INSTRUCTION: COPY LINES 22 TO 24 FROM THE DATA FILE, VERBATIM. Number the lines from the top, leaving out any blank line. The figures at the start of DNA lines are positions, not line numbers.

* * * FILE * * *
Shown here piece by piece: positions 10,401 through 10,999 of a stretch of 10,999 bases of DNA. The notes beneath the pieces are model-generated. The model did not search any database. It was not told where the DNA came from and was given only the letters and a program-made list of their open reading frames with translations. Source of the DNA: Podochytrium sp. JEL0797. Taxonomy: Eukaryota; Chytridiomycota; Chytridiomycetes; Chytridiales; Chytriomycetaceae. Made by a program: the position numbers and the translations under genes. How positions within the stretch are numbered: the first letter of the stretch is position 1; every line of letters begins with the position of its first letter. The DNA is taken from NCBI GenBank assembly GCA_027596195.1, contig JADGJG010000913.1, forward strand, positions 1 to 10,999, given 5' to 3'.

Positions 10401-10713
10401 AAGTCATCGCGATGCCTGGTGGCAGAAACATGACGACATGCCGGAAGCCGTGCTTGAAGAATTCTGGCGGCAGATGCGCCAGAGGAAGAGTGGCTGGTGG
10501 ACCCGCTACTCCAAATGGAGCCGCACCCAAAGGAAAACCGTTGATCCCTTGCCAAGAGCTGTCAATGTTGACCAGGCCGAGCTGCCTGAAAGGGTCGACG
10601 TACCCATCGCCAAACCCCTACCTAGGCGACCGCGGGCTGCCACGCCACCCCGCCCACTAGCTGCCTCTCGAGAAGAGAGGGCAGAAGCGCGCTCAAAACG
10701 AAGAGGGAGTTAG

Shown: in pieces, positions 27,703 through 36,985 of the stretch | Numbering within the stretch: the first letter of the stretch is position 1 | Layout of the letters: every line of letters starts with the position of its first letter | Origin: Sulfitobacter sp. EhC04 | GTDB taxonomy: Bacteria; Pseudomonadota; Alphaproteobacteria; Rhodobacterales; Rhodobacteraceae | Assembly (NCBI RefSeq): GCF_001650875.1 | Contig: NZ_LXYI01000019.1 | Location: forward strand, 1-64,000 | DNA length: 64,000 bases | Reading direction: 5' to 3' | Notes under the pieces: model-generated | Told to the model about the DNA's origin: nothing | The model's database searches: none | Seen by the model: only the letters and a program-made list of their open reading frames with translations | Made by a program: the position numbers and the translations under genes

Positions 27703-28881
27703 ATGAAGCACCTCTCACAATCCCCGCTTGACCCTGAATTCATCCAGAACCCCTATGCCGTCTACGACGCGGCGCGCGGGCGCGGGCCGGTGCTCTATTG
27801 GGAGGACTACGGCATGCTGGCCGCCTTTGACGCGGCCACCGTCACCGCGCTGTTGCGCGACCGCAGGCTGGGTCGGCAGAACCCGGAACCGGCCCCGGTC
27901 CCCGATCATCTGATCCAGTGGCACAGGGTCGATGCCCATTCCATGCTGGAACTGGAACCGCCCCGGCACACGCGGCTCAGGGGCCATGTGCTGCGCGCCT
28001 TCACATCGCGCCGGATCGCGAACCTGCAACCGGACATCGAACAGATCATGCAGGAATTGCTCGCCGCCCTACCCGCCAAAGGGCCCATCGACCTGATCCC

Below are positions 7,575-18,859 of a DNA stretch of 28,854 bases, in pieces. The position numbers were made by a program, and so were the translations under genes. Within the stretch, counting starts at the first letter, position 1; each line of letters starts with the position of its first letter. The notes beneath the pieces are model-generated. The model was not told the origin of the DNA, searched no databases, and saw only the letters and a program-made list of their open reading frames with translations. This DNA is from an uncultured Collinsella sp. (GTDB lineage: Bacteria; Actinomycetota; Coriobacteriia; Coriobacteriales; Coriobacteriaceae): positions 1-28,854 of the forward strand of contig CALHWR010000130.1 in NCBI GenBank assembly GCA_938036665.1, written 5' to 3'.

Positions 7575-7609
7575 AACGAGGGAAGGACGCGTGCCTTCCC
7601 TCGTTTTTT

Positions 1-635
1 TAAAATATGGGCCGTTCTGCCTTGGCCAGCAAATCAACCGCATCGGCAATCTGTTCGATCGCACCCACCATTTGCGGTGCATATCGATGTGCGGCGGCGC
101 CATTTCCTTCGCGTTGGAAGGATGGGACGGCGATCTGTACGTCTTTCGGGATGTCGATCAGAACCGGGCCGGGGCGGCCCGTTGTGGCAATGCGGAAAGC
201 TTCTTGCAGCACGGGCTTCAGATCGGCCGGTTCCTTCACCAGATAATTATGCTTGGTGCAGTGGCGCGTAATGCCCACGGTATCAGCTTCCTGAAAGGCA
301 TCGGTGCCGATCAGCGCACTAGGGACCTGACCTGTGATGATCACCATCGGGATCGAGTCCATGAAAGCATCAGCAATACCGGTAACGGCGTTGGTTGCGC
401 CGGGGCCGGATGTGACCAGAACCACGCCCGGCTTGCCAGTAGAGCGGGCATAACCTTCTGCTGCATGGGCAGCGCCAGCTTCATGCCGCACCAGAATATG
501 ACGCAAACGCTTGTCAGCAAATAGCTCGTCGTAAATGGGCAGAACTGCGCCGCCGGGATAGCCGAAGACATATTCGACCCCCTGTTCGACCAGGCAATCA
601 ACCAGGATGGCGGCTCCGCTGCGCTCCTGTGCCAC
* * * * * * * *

401 CGGGGCCGGATGTGACCAGAACCACGCCCGGCTTGCCAGTAGAGCGGGCATAACCTTCTGCTGCATGGGCAGCGCCAGCTTCATGCCGCACCAGAATATG
501 ACGCAAACGCTTGTCAGCAAATAGCTCGTCGTAAATGGGCAGAACTGCGCCGCCGGGATAGCCGAAGACATATTCGACCCCCTGTTCGACCAGGCAATCA
601 ACCAGGATGGCGGCTCCGCTGCGCTCCTGTGCCAC